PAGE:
Wednesday, 5 March 2014

On International Women's Day - Think Disability Too


In all the discussions surrounding women's rights in the lead up to International women's day, disability seems to be one area that doesn't get much of a mention.

As a campaigner for disability rights in both children and adults - I want to speak out. But I'm going to let the United Nations and the World Bank do the talking for me.

Facts from the United Nations:
  • Mortality rates amongst girls with disabilities are much higher than for boys with disabilities
  • The World Bank estimates that 20 per cent of the world's poorest people have some kind of disability, and tend to be regarded in their own communities as the most disadvantaged.
  • Women with disabilities are recognised to be multiply disadvantaged, experiencing exclusion on account of their gender and their disability.
  • Women and girls with disabilities are particularly vulnerable to abuse. A small 2004 survey in Orissa, India, found that virtually all of the women and girls with disabilities were beaten at home, 25 per cent of women with intellectual disabilities had been raped and 6 per cent of women with disabilities had been forcibly sterilized.
  • The global literacy rate for adults with disabilities is as low as 3 per cent, and 1 per cent for women with disabilities, according to a 1998 UNDP study.
  • In Europe, North America and Australia, over half of women with disabilities have experienced physical abuse, compared to one-third of non-disabled women

From "WorldBank":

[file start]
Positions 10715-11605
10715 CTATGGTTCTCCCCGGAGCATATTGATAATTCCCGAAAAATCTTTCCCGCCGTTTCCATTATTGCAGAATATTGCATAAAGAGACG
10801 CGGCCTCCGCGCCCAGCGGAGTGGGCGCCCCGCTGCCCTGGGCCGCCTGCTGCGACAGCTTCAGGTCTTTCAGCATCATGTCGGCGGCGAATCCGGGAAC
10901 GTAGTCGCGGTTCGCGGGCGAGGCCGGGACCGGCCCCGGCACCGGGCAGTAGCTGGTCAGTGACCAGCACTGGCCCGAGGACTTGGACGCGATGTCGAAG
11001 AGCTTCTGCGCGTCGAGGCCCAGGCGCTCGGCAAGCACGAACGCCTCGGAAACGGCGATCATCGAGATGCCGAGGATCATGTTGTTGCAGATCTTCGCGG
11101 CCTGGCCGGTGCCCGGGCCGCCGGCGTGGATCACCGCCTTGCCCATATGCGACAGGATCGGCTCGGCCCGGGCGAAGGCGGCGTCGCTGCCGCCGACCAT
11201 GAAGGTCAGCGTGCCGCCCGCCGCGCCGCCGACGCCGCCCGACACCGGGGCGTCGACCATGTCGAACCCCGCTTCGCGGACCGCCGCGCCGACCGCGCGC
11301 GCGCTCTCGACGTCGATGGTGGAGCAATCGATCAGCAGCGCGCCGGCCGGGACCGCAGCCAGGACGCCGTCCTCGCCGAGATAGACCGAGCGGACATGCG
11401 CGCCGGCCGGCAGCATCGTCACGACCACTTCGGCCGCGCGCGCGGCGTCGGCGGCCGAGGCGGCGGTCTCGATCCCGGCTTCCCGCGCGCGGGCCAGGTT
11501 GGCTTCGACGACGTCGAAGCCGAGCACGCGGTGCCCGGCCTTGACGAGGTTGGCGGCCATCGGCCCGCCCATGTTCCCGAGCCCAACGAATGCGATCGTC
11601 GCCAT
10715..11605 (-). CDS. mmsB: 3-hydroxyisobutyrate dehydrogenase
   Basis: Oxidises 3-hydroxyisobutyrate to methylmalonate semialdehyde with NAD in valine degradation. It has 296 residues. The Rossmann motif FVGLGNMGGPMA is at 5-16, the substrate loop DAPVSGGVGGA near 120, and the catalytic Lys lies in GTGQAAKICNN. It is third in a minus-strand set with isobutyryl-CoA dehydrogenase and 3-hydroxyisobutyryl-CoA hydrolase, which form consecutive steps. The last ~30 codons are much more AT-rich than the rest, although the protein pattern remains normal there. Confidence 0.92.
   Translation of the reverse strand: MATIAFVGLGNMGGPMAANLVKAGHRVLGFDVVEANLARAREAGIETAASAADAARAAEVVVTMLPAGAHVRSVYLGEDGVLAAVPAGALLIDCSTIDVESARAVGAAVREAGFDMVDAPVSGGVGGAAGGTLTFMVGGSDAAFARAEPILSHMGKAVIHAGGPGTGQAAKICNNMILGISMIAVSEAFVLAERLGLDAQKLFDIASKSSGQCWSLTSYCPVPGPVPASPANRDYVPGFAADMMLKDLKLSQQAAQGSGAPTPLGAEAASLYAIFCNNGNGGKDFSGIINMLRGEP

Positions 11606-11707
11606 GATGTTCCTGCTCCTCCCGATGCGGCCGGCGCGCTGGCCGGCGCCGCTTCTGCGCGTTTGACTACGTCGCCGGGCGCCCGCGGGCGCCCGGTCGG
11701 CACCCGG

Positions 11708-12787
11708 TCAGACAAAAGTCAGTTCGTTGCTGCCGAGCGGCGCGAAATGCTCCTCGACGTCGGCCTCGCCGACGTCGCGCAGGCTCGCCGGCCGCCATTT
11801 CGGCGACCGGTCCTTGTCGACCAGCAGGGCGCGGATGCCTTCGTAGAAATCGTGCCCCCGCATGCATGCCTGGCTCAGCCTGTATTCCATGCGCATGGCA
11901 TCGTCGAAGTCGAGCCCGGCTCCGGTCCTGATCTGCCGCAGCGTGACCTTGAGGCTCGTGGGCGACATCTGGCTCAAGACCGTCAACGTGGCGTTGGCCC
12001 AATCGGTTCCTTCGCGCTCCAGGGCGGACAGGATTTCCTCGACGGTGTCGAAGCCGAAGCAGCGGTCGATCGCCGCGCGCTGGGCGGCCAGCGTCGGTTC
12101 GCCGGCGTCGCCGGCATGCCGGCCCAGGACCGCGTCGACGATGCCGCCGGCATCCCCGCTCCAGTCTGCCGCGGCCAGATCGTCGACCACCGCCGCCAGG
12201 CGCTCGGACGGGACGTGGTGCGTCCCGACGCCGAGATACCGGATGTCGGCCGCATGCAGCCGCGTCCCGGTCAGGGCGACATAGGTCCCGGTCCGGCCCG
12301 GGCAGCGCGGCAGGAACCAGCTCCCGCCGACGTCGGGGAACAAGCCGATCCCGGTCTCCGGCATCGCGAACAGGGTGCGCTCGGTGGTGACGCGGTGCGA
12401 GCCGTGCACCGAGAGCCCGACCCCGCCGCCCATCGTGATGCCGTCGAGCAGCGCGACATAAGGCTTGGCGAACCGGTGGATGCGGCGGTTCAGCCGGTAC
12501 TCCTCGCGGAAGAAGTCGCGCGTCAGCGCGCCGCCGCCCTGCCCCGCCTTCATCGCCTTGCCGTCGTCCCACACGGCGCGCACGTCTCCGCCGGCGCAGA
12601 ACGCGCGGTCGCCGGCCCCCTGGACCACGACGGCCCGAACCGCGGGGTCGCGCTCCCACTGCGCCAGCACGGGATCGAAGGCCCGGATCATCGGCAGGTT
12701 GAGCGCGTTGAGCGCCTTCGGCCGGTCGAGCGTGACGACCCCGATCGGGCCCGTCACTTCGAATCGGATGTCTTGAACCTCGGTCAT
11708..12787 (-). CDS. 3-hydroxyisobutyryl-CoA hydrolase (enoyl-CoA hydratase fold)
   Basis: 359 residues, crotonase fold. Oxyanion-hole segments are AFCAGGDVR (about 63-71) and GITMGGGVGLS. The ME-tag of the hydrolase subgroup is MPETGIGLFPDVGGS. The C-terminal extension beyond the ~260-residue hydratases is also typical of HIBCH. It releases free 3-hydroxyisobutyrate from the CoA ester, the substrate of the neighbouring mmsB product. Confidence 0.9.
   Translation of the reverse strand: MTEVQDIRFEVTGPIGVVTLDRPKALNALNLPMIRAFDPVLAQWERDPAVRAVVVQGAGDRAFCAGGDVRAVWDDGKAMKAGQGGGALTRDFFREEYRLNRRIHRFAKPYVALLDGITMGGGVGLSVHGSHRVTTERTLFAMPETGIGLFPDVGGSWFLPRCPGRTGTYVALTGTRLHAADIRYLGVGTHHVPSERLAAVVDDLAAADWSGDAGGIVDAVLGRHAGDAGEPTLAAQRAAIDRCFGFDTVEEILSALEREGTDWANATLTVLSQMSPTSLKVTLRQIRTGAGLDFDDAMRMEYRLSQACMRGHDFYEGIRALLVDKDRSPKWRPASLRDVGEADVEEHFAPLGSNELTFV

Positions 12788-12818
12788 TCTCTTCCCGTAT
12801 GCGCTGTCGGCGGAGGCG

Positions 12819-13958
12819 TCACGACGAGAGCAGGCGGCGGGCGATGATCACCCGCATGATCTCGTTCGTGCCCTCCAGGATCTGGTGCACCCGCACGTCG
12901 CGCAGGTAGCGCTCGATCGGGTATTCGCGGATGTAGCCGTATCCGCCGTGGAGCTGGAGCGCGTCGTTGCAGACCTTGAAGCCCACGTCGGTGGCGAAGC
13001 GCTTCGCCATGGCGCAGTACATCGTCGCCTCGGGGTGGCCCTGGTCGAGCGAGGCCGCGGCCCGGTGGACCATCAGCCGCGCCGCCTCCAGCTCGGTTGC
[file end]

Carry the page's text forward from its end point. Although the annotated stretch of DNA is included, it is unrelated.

Despite the high numbers of women and girls with disabilities – especially in developing countries – many women with disabilities report feeling “invisible” in the development context and largely absent from the development agenda. Even when gender considerations are incorporated into development projects, the specific perspectives and needs of women and girls with disabilities are seldom sought or incorporated.

Women with disabilities make up a sizeable proportion of the global population, and a majority of the population of persons with disabilities in developing countries. Although firm statistics have been difficult to acquire, current researches estimate that:
  • Literacy rates for women with disabilities globally may be as low as 1% (UNDP)
  • Women with disabilities make up at least 10% of all women globally (WHO)
  • Women with disabilities comprise three quarters of all disabled people in low and middle-income countries (USAID)
  • 65-70% of women with disabilities in low and middle-income countries live in rural areas (USAID)
  • Women in general are more likely than men to become disabled because of poorer working conditions, poor access to quality healthcare, and gender-based violence (ILO)
  • Only 25% of women with disabilities are in the global workforce (UN)
  • Because of increased risk of gender-based violence and lack of access to reproductive health care services, women with disabilities face unique challenges in preventing HIV infection (WB)
Nuff said.......

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